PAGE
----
Notably, Boven Digoel and Merauke are both in the top three districts with the highest carbon stock levels and are recognized deforestation hotspots, raising concerns as to how important maintaining current levels of HCS ecosystems is to future investment decisions.
Biodiversity conservation and indigenous rights advocates call for also incorporating High Conservation Value (HCV) in spatial planning. Indonesia considers six criteria for HCV in the areas of biodiversity, environmental service, and socio-cultural. However, the Merauke Yawontop forest, home to the Malind and Wambon Tekamerop tribes, was lost to a PT Bio Inti Agrindo (BIA) plantation in 2019, despite its status as HCV. Both HCS and HCV provinces contend with the pro-business image that Indonesia wants to convey in order to attract economic development.
Given the links between palm oil plantations and clearcutting, often through igniting illegal fires, companies are frequently in the spotlight for acting unsustainably or being tied to unsustainable actors through their supply chains. The most common violations, found in a recent government audit, included operating beyond concession borders (sometimes into peatlands or national parks), not upholding Indonesian Sustainable Palm Oil standards, and failing to allocate sufficient land to smallholders. A study by the anti-corruption agency in Indonesia, Komisi Pemberantasan Korupsi, found that the system lacked sufficient accountability mechanisms to prevent violations and corruption in the palm oil sector.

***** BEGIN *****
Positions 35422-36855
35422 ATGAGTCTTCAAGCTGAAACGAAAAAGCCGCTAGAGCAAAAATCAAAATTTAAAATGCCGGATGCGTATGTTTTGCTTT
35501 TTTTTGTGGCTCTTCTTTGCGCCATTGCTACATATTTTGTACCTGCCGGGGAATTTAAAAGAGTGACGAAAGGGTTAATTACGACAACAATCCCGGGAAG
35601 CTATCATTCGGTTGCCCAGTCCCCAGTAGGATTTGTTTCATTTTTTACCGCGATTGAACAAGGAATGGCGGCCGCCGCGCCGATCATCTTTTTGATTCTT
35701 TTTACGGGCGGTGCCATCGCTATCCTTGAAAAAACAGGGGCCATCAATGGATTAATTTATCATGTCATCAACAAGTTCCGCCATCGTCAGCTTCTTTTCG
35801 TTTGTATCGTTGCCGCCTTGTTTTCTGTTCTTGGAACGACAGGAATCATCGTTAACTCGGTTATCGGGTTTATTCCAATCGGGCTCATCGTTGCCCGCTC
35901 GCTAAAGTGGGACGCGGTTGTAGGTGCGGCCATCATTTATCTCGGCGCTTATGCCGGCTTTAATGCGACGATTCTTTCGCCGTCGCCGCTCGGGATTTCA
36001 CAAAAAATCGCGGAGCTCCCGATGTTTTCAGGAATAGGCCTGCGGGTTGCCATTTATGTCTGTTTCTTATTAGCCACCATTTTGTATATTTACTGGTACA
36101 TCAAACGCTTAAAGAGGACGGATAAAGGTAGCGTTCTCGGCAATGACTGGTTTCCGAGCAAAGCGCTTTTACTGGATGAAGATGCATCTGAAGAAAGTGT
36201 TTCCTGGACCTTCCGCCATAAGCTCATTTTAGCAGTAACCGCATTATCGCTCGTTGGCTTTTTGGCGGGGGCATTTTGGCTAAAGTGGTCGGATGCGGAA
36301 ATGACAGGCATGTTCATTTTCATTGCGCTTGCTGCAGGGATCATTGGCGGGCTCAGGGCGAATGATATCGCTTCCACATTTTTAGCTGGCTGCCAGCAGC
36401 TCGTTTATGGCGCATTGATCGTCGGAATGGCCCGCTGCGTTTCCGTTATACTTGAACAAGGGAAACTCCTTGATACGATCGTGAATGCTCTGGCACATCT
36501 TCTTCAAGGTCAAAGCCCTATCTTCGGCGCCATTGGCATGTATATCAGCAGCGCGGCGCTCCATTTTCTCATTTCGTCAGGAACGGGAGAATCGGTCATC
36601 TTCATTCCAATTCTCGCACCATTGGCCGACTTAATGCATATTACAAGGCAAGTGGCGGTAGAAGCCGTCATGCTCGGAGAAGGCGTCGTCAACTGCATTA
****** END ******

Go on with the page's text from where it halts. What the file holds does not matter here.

Development projects in Papua intrinsically have a high risk of new deforestation due to the region’s expansive, remaining forest cover. In comparison, more developed regions of Indonesia have a higher proportion of degraded land that can be used for palm oil plantations without contributing to new deforestation.
The largest palm oil company in Papua, Korindo, has been in the spotlight for frequent violations in Merauke. A 2016 report used satellite imagery to link Korindo with an estimated 900 fire hotspots and 300 square kilometers of deforestation over three years.